In 2021, Missouri will offer Marketplace plans from seven different insurers. Because premiums have dropped, finding affordable insurance may be easier than ever.
Missouri Health Insurance Overview
The Show-Me State is home to almost 6.1 million people. The majority of residents have health insurance through their employers, but one out of every three has it through government programs. As of 2019, approximately 5.7 percent of the population has Obamacare health insurance through the Marketplace. The federal government provides subsidies to the majority of residents with Marketplace coverage to assist offset the cost of coverage. Other low-income residents are eligible for Medicaid.
Missouri and the Affordable Care Act
Since the Affordable Care Act (often known as Obamacare) went into effect in 2013, the number of Missouri citizens without health insurance has decreased. Until 2018, the uninsured rate fell every year. In 2019, the rate increased slightly to ten percent.
Missouri is one of 14 states that has not enacted Medicaid expansion. States can expand Medicaid to childless, working adults under 65 who earn up to 138 percent of the federal poverty level under the Affordable Care Act. Missouri has 124,000 uninsured residents who would be able to get health insurance if the state increased Medicaid eligibility.
Missouri’s Marketplace Enrollment
Missouri enrolls in ACA-qualified health plans through the federal exchange at HealthCare.gov. The registration period for the 2022 plans begins on November 1, 2021, and ends on January 15, 2022.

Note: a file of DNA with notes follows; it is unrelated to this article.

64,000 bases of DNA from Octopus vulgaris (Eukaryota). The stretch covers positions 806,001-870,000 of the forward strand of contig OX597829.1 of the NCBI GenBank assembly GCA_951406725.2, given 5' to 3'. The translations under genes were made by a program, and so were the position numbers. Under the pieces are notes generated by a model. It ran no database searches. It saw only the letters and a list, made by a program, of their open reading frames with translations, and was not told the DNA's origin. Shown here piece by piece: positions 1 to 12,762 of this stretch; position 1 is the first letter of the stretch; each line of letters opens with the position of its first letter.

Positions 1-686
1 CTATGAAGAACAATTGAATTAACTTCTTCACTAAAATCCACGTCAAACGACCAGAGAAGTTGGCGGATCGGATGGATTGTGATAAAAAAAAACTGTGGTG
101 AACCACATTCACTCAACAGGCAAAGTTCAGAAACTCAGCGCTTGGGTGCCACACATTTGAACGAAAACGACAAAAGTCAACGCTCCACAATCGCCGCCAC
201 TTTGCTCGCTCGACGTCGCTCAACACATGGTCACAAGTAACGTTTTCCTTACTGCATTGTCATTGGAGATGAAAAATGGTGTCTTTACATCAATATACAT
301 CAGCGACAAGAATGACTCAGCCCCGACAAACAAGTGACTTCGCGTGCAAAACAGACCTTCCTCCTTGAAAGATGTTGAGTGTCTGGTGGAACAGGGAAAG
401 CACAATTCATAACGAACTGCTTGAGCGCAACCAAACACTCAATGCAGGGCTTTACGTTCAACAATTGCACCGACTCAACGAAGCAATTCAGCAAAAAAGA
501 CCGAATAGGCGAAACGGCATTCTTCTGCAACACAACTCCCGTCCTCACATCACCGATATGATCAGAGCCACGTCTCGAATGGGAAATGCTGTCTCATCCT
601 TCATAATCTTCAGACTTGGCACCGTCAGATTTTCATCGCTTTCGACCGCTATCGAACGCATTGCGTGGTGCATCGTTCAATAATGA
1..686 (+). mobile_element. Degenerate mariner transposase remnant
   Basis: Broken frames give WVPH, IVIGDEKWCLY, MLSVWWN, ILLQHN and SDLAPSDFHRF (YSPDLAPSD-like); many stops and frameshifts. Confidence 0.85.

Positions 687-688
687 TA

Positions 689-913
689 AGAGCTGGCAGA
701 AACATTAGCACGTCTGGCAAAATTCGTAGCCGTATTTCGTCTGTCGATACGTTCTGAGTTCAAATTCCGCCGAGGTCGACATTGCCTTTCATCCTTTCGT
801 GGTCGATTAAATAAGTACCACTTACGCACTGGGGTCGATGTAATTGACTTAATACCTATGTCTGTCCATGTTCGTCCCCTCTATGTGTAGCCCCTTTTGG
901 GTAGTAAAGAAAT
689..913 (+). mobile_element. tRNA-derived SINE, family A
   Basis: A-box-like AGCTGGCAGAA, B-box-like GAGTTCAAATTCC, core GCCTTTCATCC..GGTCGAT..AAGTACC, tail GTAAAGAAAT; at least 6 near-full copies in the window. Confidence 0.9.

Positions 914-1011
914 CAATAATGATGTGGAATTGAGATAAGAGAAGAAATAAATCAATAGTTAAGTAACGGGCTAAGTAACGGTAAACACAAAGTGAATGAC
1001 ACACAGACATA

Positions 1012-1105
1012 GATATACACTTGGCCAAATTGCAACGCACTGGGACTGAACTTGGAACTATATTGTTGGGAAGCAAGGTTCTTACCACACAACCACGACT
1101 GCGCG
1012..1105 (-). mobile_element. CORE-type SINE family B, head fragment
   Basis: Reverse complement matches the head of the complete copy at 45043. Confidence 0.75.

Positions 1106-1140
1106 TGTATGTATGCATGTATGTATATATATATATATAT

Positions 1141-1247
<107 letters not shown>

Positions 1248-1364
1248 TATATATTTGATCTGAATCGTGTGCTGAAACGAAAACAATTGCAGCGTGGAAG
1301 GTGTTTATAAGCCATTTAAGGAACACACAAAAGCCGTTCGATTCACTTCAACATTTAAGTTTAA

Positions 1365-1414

For the 2021 enrollment season, moreover, 215,000 residents signed up for individual and family coverage.
If you miss out on buying a plan this year, if you have a qualifying life event, you may be allowed to shop for 2021 coverage.
Individuals, Families, and Self-Employed Entrepreneurs Can Purchase Missouri Health Insurance
Individuals, families, and self-employed entrepreneurs with no workers can get private health insurance through Obamacare. Freelancers and independent contractors fall into this category.
Insurers can’t deny you coverage because of your health or a preexisting condition if you buy an Obamacare plan. You’ll also have guaranteed coverage for key health benefits like maternity care, hospitalization, and free preventative care. If there are any children enrolled, the policy must include eye and dental coverage.